Small print in budget worries conservationists


Governor Roy Cooper signs the state budget on November 18, his first since taking office in 2017. Photo: Governor’s office

Major new policies on resilience and flood mitigation and a return to high levels of funding for water conservation and quality were hailed as the main victory in this year’s state budget. , but that doesn’t mean that there aren’t broad expanses of concern amid the over 1,200-plus pages of funding allocations and policy provisions.

The biennial budget is the first full biennial budget to become law since 2017. The resilience and flood provisions will be implemented with allocations totaling nearly $ 1 billion, much of this legislation has received the fort support from state environmental organizations.

Cassie Gavin, senior director of government affairs at the North Carolina Sierra Club, said the initiatives show strong commitments to resilience and conservation, but provisions scattered throughout the document would not have passed scrutiny otherwise.

Cassie Gavin

“There were some great highlights,” she said, “and then definitely we had special arrangements that shouldn’t be part of the budget at all.”

“Hang and hang around”

A section that has drawn criticism is reportedly pumping $ 38 million into a stream debris removal program that would allow contractors to operate outside of water protection and firefighting rules.

“We’re very concerned about the snags and streaks and all the exemptions from the provision,” Brooks Rainey Pearson, an attorney at the Southern Environmental Law Center, recently told Coastal Review.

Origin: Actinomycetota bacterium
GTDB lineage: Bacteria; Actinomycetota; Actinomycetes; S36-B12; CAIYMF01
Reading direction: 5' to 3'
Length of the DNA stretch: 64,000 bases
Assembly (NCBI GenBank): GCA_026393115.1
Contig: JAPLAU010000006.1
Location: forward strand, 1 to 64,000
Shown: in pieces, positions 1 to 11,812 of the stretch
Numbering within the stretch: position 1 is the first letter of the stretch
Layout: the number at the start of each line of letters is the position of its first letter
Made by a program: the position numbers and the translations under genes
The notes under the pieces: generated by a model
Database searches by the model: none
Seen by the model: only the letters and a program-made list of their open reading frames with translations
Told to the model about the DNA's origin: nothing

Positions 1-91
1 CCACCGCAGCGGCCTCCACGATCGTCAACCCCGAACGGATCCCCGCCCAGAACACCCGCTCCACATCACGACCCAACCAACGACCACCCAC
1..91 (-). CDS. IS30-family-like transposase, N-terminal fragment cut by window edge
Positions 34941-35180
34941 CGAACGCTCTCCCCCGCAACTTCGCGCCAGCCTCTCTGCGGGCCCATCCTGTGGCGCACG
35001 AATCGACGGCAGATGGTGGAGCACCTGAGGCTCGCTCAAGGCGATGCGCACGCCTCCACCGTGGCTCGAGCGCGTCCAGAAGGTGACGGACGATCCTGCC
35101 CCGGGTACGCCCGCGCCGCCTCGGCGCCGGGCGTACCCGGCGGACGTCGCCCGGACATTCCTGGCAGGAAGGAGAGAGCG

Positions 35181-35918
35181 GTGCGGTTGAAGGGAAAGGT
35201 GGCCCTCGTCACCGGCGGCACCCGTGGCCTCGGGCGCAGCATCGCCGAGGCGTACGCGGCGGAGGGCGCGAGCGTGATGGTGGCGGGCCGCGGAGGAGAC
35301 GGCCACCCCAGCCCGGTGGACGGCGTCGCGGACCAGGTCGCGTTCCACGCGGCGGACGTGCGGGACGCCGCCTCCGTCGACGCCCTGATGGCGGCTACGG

The program would direct money from a state investment and infrastructure fund to the Ministry of Environmental Quality.

DEQ would then develop a plan and schedule for the disposal of stream debris in five “targeted watersheds”: the Neuse River Basin, the Cape Fear River Basin, the Lumber River Basin, the Tar-Pamlico River Basin and White Oak River Basin.

Brooks rainey pearson

DEQ must contract with private companies to do the work, but the budget wording allowing the program restricts the ministry’s authority over projects and exempts contractors from stormwater permit or water quality permit requirements. water, as well as all state game laws and forestry statutes on open burning. It also orders the DEQ to waive all certification rights under article 401 of the Water Treatment Act for projects financed by the program.

Rainey Pearson said the combination of exemptions means contractors will be able to drag debris along the riverbanks and burn them with little supervision.

Grady McCallie, director of policy for the North Carolina Conservation Network, said the provision as drafted would significantly reduce the amount of input state regulators would have in reviewing projects, even though they are required to ‘have a federal license.

“If you need to get permission from the Army Corps of Engineers to do things in United States waters, you still need to get that permit. It doesn’t change that, but it eliminates the state’s ability to condition and comment on this permit to protect water quality, ”McCallie said. This removes the state’s role in protecting water quality and reduces the contribution of those who know the watershed on the ground. “It’s not a good idea to get rid of it.”